Menter Môn (the company responsible for the Morlais Project) is a social enterprise which works across north Wales to deliver a range of regeneration, environmental and cultural projects for the benefit of local communities. They have leased 35Km2 of seabed from the Crown and have self-styled this as the “Morlais Demonstration Zone”. Although originally slated as a Tidal Stream Demonstration Project where the public where originally told that there would be no visual impact to seascape and/or landscape, the “Morlais Project” has escalated to a full offshore marine and onshore infrastructure project where global developers of tidal energy machinery can deploy their tidal devices on a commercial scale.
In 2019 Menter Môn submitted a Marine License Application ORML1938 (for offshore development) for installation and commercialisation of multiple arrays of tidal energy devices (potentially up to 620 devices with up to 120 above the surface) which could be as close as 500m from the shoreline. The devices will be tethered with huge metal cables/chains to concrete mattresses located on the seabed. Menter Môn have also submitted a Transport Work Order Application TWA/3234121 (a compulsory purchase order for onshore development) to installation infrastructure to route 180MW of electricity through nine landfall export cable via a newly built grid connection substation at South Stack. The cables to the substation will route potentially route up SSSI protected cliff edges (if the HDD option is no feasible) and under the roads (2 years of contra-flow traffic delays) from Holyhead, via Poth Dafarch and join the national grid at the current Orthios Site (old Anglesey aluminium plant).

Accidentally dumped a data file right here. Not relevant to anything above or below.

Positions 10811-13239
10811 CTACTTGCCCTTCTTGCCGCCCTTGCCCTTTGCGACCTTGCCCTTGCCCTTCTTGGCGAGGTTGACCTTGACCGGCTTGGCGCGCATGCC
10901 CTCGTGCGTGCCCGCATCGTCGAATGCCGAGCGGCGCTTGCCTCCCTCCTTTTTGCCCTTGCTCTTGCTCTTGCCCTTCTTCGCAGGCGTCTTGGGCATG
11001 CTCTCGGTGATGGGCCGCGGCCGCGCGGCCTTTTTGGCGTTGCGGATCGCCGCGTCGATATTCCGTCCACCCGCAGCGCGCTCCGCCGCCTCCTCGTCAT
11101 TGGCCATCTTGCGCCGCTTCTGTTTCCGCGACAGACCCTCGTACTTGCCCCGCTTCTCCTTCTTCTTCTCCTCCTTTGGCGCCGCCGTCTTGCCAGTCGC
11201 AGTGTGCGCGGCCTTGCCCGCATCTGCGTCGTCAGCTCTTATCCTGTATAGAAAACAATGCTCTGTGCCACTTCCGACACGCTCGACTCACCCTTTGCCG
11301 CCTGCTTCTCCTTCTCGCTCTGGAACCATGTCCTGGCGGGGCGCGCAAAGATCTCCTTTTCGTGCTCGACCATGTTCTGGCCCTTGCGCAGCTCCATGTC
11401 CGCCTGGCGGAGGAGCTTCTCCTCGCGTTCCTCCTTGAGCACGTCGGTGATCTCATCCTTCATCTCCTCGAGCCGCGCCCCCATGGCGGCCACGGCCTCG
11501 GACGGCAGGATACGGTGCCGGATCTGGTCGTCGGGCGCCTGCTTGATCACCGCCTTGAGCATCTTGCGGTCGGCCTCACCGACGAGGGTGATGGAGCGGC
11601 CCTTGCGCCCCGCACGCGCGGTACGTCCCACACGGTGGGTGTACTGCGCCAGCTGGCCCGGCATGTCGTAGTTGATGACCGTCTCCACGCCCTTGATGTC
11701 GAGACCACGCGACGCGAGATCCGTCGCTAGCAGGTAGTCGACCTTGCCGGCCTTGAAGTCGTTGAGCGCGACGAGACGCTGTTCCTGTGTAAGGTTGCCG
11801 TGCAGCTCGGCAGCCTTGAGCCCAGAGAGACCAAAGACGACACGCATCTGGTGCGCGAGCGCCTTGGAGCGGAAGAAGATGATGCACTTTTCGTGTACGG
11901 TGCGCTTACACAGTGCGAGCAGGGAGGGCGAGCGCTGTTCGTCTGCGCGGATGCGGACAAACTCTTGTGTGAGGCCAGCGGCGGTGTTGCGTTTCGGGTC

The public, small business and large organisations have raised objections and representations to the planning inspectorate and the marine licensing department organisations, with one large organisation questioning the relevance of tidal stream energy due to the fact that other low carbon renewable energy sources are already highly developed, efficient and in situ. There is evidence that other similar tidal stream energy projects have already been discontinued due to the high costs and low efficiency of tidal stream devices. Indeed, with the cost of generating energy from offshore wind turbines falling rapidly coupled with the UK Government heavily investing in wind turbines (only a small number of wind turbines would currently be needed to generate the maximum 240MW generating capacity of Morlais) then wouldn’t it be a better use of money to increase the size of existing wind farms where the infrastructure and environmental damage has already been established and managed? The above in mind, one could be forgiven for questioning the ongoing energy relevance of the Morlais Project relative to the environmental damage to the ‘off and onshore’ ecosystems in the vicinity and the complete loss of an area of outstanding natural beauty and heritage. There very probably is a place for tidal stream energy but it has to be the right place.